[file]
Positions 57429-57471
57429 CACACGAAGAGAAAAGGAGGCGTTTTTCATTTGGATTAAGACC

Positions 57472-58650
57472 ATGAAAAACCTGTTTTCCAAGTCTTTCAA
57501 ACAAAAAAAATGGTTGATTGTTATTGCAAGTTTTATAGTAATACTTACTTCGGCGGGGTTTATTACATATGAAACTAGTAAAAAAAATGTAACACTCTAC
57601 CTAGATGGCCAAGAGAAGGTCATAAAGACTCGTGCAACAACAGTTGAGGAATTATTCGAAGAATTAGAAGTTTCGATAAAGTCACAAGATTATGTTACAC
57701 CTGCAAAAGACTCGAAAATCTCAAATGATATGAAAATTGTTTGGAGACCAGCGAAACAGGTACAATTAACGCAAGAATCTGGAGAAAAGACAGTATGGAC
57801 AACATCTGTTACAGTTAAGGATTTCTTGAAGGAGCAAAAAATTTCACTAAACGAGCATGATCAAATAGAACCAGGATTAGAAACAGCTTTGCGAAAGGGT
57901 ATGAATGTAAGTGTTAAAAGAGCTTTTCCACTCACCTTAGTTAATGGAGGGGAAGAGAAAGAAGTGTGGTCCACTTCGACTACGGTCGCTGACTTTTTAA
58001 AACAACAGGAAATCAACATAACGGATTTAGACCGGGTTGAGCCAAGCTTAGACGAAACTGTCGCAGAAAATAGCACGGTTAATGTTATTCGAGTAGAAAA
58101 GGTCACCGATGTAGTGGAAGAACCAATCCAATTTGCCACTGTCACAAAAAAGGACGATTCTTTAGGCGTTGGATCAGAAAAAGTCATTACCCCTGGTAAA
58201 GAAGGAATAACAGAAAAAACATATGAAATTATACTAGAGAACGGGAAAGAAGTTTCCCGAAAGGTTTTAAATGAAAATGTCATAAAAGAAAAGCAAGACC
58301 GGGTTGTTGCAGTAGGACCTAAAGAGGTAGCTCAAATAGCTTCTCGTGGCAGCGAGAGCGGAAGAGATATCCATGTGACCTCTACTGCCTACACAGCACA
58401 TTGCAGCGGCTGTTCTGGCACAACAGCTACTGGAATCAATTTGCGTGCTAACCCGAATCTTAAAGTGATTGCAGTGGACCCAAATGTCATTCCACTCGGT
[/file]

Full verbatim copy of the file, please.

Positions 57429-57471
57429 CACACGAAGAGAAAAGGAGGCGTTTTTCATTTGGATTAAGACC

Positions 57472-58650
57472 ATGAAAAACCTGTTTTCCAAGTCTTTCAA
57501 ACAAAAAAAATGGTTGATTGTTATTGCAAGTTTTATAGTAATACTTACTTCGGCGGGGTTTATTACATATGAAACTAGTAAAAAAAATGTAACACTCTAC
57601 CTAGATGGCCAAGAGAAGGTCATAAAGACTCGTGCAACAACAGTTGAGGAATTATTCGAAGAATTAGAAGTTTCGATAAAGTCACAAGATTATGTTACAC
57701 CTGCAAAAGACTCGAAAATCTCAAATGATATGAAAATTGTTTGGAGACCAGCGAAACAGGTACAATTAACGCAAGAATCTGGAGAAAAGACAGTATGGAC
57801 AACATCTGTTACAGTTAAGGATTTCTTGAAGGAGCAAAAAATTTCACTAAACGAGCATGATCAAATAGAACCAGGATTAGAAACAGCTTTGCGAAAGGGT
57901 ATGAATGTAAGTGTTAAAAGAGCTTTTCCACTCACCTTAGTTAATGGAGGGGAAGAGAAAGAAGTGTGGTCCACTTCGACTACGGTCGCTGACTTTTTAA
58001 AACAACAGGAAATCAACATAACGGATTTAGACCGGGTTGAGCCAAGCTTAGACGAAACTGTCGCAGAAAATAGCACGGTTAATGTTATTCGAGTAGAAAA
58101 GGTCACCGATGTAGTGGAAGAACCAATCCAATTTGCCACTGTCACAAAAAAGGACGATTCTTTAGGCGTTGGATCAGAAAAAGTCATTACCCCTGGTAAA
58201 GAAGGAATAACAGAAAAAACATATGAAATTATACTAGAGAACGGGAAAGAAGTTTCCCGAAAGGTTTTAAATGAAAATGTCATAAAAGAAAAGCAAGACC
58301 GGGTTGTTGCAGTAGGACCTAAAGAGGTAGCTCAAATAGCTTCTCGTGGCAGCGAGAGCGGAAGAGATATCCATGTGACCTCTACTGCCTACACAGCACA
58401 TTGCAGCGGCTGTTCTGGCACAACAGCTACTGGAATCAATTTGCGTGCTAACCCGAATCTTAAAGTGATTGCAGTGGACCCAAATGTCATTCCACTCGGT